We describe how to partially pool parameters underlying the reproduction
numbers. This is done using a special operator in the formula passed to
epirt()
. If you have previously used any of the lme4,
nlmer, gamm4, glmer or rstanarm packages then this
syntax will be familiar.
A general R formula is written as y ~ model
, where y
is the response that
is modeled as some function of the linear predictor which is symbolically
represented by model
. model
is made up of a series of terms separated by
+
. In epidemia, as in many other packages, parameters can be partially pooled
by using terms of the form (expr  factor)
, where both expr
and factor
are
R expressions. expr
is a standard linear model (i.e. treated the same as
model
), and is parsed to produce a model matrix. The syntax (expr  factor)
makes explicit that columns in this model matrix have separate effects for
different levels of the factor variable.
Of course, separate effects can also be specified using the standard interaction
operator :
. This however corresponds to no pooling, in that parameters
at different levels are given separate priors. The 
operator, on the other
hand, ensures that effects for different levels are given a common prior. This
common prior itself has parameters which are given hyperpriors. This allows
information to be shared between different levels of the factor. To be concrete, suppose
that the model matrix parsed from expr
has \(p\) columns,
and that factor
has \(L\) levels. The \(p\)dimensional parameter vector for
the \(l\)^{th} group can be denoted by \(\theta_l\). In epidemia, this vector
is modeled as multivariate normal with an unknown covariance matrix. Specifically,
\[\begin{equation}
\theta_{l} \sim N(0, \Sigma),
\end{equation}\]
where the covariance \(\Sigma\) is given a prior. epidemia offers the same
priors for covariance matrices as rstanarm; in particular the decov()
and lkj()
priors from rstanarm can be used. Note that \(\Sigma\) is not assumed diagonal, i.e.
the effects within each level may be correlated.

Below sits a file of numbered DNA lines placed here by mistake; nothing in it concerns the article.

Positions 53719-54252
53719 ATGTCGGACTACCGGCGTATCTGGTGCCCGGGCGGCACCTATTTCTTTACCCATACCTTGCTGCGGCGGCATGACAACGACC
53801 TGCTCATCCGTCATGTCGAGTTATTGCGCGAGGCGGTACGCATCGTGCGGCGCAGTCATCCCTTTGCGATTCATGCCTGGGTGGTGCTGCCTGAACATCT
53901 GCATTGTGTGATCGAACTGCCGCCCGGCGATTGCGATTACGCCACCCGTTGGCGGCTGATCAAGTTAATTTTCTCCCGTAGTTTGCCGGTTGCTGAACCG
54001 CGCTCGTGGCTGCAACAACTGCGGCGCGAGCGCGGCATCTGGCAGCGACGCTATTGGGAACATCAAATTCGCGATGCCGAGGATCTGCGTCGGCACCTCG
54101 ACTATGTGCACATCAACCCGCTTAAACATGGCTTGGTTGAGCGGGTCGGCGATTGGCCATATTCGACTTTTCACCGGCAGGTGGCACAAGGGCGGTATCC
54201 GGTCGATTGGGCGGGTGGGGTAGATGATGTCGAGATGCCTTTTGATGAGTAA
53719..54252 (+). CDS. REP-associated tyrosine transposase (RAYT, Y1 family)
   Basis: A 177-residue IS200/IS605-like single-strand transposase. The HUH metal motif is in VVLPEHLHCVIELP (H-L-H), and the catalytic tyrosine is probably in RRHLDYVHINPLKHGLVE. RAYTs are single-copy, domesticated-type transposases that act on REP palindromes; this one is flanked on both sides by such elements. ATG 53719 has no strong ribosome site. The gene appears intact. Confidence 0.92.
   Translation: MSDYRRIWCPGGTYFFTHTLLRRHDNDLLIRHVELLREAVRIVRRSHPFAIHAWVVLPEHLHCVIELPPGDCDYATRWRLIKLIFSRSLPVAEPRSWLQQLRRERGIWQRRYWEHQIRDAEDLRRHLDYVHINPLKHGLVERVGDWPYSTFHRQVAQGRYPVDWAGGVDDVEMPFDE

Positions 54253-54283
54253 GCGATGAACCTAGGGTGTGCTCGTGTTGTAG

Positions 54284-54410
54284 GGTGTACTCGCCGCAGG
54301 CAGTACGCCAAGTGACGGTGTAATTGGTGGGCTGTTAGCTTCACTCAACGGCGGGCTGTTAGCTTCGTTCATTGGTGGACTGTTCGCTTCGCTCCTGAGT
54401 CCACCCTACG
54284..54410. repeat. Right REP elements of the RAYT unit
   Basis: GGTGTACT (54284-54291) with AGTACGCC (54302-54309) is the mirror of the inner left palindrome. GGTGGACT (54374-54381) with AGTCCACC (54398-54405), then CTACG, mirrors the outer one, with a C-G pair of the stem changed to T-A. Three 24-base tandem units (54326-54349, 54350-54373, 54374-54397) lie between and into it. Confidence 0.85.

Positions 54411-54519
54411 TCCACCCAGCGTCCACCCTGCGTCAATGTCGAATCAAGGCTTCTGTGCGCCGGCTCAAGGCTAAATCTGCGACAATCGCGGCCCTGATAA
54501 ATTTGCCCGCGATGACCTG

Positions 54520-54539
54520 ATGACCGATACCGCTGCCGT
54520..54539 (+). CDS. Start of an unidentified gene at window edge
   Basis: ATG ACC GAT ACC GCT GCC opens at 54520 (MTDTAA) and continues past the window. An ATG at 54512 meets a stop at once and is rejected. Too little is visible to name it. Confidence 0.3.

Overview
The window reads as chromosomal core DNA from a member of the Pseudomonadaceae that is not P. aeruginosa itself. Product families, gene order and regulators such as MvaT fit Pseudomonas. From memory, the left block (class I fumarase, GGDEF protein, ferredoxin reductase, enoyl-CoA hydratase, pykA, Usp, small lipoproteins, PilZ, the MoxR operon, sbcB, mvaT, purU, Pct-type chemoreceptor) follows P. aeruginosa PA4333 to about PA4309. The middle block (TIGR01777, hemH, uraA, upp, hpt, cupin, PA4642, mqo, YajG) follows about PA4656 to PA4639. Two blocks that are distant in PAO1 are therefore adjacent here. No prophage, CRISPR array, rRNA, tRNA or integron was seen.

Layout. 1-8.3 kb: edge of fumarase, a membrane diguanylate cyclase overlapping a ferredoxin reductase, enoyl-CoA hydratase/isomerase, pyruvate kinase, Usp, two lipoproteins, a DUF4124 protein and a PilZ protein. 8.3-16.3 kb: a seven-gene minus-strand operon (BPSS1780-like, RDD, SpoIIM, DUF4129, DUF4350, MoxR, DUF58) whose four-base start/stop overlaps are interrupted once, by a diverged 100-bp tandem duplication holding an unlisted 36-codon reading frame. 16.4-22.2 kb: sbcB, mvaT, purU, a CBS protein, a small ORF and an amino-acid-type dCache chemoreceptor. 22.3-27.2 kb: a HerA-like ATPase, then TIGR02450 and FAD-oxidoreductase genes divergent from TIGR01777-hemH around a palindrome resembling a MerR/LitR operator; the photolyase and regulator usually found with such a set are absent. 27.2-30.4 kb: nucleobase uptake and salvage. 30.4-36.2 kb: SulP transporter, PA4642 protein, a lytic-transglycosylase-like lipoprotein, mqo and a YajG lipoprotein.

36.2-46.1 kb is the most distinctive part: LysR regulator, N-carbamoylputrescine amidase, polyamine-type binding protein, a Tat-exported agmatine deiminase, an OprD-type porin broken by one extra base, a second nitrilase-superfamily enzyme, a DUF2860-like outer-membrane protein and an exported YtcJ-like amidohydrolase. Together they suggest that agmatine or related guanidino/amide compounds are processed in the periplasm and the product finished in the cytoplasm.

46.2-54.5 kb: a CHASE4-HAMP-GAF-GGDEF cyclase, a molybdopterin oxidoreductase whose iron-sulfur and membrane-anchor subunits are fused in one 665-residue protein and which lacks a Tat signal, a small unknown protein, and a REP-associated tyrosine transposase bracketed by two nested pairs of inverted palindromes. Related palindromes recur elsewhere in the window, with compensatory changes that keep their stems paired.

If independence is desired for parameters in \(\theta_l\), we can simply replace
(expr  factor)
with (expr  factor)
. This latter term effectively
expands into \(p\) terms of the form (expr_1  factor)
, \(\ldots\), (expr_p  factor)
,
where expr_1
produces the first column of the model matrix given by expr
,
and so on. From the above discussion, the effects are independent across terms,
and essentially \(\Sigma\) is replaced by \(p\) onedimensional covariance matrices
(i.e. variances).
The easiest way to become familiar with how the 
operator works is to
see a multitude of examples. Here, we give many examples, their interpretations,
and where possible we compare the models to the no pooling and full pooling equivalents.
For a comprehensive reference on mixed model formulas, please see Bates et al. (2015).
There are many possible ways to specify intercepts. Table 1.1 demonstrates some of these, including fully pooled, partially pooled and unpooled. Effects may also be partially pooled. This is shown in Table 1.2.
Formula R.H.S.  Interpretation 

1 + ...

Full pooling, common intercept for all regions. 
region + ...

Separate intercepts for each region, not pooled. 
(1  region) + ...

Separate intercepts for each region which are partially pooled. 
(1  continent) + ...

Separate intercepts based on a factor other than region , partially pooled.

Formula R.H.S.  Interpretation 

1 + npi + ...

Full pooling. Effect of NPI the same across all regions. 
1 + npi:region + ...

No pooling. Separate effect in each region. 
1 + (0 + npiregion) + ...

Partial pooling. Separate effects in each region. 
1 + (npiregion) + ...

Right hand side expands to 1 + (1 + npiregion) , and so both the intercept and effect are partially pooled.

The final example in Table 1.2 shows that it is important to remember that to parse the term (expr  factor)
, epim()
first parses expr
into a model matrix in the same way as functions like lm()
and glm()
parse models. In this case, the intercept term is implicit. Therefore, if this is to be avoided, we must
explicitly use either (0 + npi  region)
or (1 + npi  region)
.
By default, the vector of partially pooled intercepts and slopes for each region
are correlated. The 
operator can be used to specify independence. For
example, consider a formula of the form
R(region, date) ~ npi + (npi  region) + ...
The right hand side expands to 1 + npi + (1  region) + (npi  region) + ...
. Separate intercepts and effects for each region which are partially pooled. The intercept and NPI effect
are assumed independent within regions.
Often groupings that are nested. For example, suppose we wish to model an epidemic at quite a fine scale, say at the level of local districts. Often there will be little data for any given district, and so no pooling will give highly variable estimates of reproduction numbers. Nonetheless, pooling at a broad scale, say at the country level may hide region specific variations.
If we have another variable, say county
, which denotes the county to which
each district belongs, we can in theory use a formula of the form
R(district, date) ~ (1  county / district) + ...
The right hand side expands to (1  county) + (1  county:district)
.
There is a county level intercept, which is partially
pooled across different counties. There are also district intercepts
which are partially pooled within each county.
Bates, Douglas, Martin Mächler, Ben Bolker, and Steve Walker. 2015. “Fitting Linear MixedEffects Models Using Lme4.” Journal of Statistical Software 67 (1): 1–48. https://doi.org/10.18637/jss.v067.i01.